Article review: Handoffs in the Emergency Department

One shared experience amongst all emergency physicians is the “handoff” or “signout” of patients at the end of your shift to the oncoming physician. A recent article in Annals of Emergency Medicine explores and explains how this process can often lead to delays and errors in patient management. Just envision ED handoffs as a high-stakes game of Telephone, which you played as a child.

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By |2016-10-26T17:05:40-07:00Oct 19, 2009|Education Articles, Medical Education|

Article review: Optimal training during fourth year of medical school

U.S. medical students traditionally spend the first 3 years of training in a pre-determined curriculum. In their 4th year, however, students have significant flexibility in how they tailor their time. For this last year before residency, they shift from a learner-centered curriculum to a patient-centered curriculum. There is a shift in mentality from “I am here to learn as much as I can about medicine” to more of a “How do I best prepare myself for working in a hospital in my chosen specialty?”

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By |2016-10-26T17:05:41-07:00Oct 12, 2009|Education Articles, Medical Education|

Hot off the press: Improving medical student presentations in the ED

PodcastHeadsetWebsite: www.emrapee.com

The EM-RAP Educator’s Edition podcast just released its 6th podcast episode. Dr. Rob Rogers et al discuss practical tips and approaches to giving feedback on medical student presentations. Presentations in the ED are very different from those in other specialties, such as internal medicine and surgery. The discussants dissect and comment on parts of the presentation.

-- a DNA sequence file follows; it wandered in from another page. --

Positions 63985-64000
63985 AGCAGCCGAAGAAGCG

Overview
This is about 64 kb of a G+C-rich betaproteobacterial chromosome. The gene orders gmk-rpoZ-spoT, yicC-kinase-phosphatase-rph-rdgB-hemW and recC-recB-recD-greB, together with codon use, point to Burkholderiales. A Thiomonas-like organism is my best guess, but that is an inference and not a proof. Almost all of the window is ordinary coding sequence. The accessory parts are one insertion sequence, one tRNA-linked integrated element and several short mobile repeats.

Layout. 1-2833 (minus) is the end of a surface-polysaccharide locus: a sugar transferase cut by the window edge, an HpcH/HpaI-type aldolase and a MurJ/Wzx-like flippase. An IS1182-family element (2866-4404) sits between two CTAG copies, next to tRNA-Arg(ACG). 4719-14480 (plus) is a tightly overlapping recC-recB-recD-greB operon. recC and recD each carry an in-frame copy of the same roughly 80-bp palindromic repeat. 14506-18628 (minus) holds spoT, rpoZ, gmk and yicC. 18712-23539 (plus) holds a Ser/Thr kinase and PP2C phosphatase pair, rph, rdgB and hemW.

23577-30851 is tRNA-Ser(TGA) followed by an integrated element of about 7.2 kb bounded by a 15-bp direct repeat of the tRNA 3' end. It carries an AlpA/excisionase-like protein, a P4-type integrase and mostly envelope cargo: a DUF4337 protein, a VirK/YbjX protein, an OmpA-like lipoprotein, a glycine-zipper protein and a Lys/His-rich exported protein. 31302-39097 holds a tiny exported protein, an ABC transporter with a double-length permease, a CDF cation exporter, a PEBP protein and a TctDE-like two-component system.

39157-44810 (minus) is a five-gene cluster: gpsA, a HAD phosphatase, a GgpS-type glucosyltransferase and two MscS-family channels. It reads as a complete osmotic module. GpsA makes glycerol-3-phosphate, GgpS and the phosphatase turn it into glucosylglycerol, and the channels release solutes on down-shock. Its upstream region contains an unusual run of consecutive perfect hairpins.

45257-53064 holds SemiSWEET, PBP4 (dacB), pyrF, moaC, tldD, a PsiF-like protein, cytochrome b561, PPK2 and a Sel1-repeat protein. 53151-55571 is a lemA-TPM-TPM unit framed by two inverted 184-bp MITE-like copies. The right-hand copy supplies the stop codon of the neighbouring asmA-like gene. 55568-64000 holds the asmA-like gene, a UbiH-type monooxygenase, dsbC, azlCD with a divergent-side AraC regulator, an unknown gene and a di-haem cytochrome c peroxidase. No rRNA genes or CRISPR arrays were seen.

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By |2016-11-18T11:11:09-08:00Oct 9, 2009|Education Articles, Medical Education|

Educator’s portfolio

Are you a medical educator and can’t quite illustrate the importance and impact of your work in your CV?

I’ve always had this problem when compiling and updating my CV. The traditional CV format caters especially to academic physicians who are active in public service, traditional research, and leadership positions. What about the great procedural course that you ran with stellar evaluations? What about the lecture you gave at a national conference?

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By |2018-10-28T21:34:48-07:00Aug 13, 2009|Medical Education|

Tricks of the Trade sneak peak: Teaching procedures

Teaching procedural skills in medical school is increasing falling on the shoulders of emergency physicians. Two common problems that arise are the equipment expenses and simulation of realism. Working with my colleague Dr. Jeff Tabas, we came up some creative ideas around the teaching of (1) the Seldinger technique for central line placement and (2) saphenous vein cutdown.

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By |2016-10-26T17:05:43-07:00Jul 29, 2009|Medical Education, Tricks of the Trade|